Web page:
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Georgia House Votes To Increase Sentences For People Who Flee From Police

Atlanta, GA – The Georgia House of Representatives voted 95 to 62 to approve legislation that would increase the penalties for lawbreakers who flee from police.

The Georgia House approved House Bill 1216 on March 3 and sent it to the state Senate for more debate and another vote, the Associated Press reported.

The Georgia Senate read the bill the next day and referred it to the Senate Judiciary Committee.

State law currently makes fleeing from a law enforcement officer a high or aggravated misdemeanor, both of which carry higher penalties than regular misdemeanors.

The proposed legislation introduced a sort of three-strike policy that said anyone who was arrested for fleeing police for a fourth time would be charged with a felony, the Associated Press reported.

A conviction for a fourth offense fleeing police within 10 years would carry a one to 10-year prison sentence with fines of $5,000 to $10,000.

HB 1216 would also increase minimum fines and jail penalties for the first three offenses, the Associated Press reported.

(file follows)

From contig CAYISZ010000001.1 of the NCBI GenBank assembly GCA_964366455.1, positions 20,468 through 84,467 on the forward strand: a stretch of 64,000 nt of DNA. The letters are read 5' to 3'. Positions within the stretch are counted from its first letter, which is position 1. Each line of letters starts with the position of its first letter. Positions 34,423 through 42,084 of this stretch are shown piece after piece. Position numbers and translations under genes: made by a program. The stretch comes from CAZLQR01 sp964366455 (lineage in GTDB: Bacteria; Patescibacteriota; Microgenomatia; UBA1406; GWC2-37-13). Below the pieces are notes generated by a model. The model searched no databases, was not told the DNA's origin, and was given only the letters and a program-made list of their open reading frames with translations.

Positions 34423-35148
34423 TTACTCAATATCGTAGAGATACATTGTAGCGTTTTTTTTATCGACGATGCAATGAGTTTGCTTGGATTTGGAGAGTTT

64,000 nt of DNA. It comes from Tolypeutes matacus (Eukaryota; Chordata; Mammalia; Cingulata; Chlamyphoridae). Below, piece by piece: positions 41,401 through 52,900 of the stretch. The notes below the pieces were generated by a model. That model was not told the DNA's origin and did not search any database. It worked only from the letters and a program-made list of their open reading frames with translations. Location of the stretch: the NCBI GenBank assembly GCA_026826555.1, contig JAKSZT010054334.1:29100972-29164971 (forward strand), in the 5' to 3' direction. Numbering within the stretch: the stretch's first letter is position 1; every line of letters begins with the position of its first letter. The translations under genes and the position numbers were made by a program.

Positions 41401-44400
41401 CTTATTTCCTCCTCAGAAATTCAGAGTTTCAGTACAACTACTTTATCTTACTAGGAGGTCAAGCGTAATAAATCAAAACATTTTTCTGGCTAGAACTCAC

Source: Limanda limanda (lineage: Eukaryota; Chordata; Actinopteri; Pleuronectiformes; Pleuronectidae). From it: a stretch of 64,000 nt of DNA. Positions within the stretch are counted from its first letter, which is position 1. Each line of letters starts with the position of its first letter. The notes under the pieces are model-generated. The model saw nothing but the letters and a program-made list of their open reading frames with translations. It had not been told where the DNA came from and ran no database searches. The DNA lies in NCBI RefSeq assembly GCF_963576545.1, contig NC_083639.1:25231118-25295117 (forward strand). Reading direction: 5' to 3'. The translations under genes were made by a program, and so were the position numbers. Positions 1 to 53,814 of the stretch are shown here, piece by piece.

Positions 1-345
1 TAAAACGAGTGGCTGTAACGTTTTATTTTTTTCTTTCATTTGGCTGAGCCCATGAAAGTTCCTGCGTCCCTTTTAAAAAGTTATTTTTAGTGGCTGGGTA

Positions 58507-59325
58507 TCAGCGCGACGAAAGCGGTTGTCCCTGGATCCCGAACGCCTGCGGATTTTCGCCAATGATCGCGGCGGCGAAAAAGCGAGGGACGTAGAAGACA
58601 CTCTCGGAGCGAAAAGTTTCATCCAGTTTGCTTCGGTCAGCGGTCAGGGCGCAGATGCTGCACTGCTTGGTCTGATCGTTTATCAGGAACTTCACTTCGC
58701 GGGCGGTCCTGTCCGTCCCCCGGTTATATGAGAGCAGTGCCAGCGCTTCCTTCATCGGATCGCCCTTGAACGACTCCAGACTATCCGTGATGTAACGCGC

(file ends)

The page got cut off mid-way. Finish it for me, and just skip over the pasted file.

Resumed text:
For example, a person convicted of fleeing police for the first time would be sentenced to at least 30 days in jail.

Under current law, the offender could only be sentenced to up to 10 days behind bars, the Associated Press reported.

Fines for first-time offenders would also be increased from $500 to at least $1,000 under HB 1216.

Second-time offenders would pay $2,500 to $5,000 in fines and face 90 days to a year in jail.

Third-time offenders would face $4,000 to $5,000 in fines and could be sentenced from 180 days to a year behind bars.

Critics of the changes to the law claimed no data existed to support assertions that more people were trying to elude the police, the Associated Press reported.

Opponents also said there was no proof that higher penalties for fleeing would deter suspects from trying to make a run for it.

But HB 1216’s supporters pointed to more than 500 pursuits that were conducted since April of 2021 by Georgia State Patrol troopers as part of a crime suppression detail in metro Atlanta, the Associated Press reported.

Troopers were deployed to the Atlanta area specifically because local agencies have policies severely restricting police chases.

Written by
Sandy Malone

Managing Editor - Twitter/@SandyMalone_ - Prior to joining The Police Tribune, Sandy wrote the Politics.Net column for the Wall Street Journal and was managing editor of Campaigns & Elections magazine. More recently, she was an internationally-syndicated columnist for Conde Nast (BRIDES), The Huffington Post, and Monsters and Critics. Sandy is married to a retired police captain and former SWAT commander.

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Written by Sandy Malone

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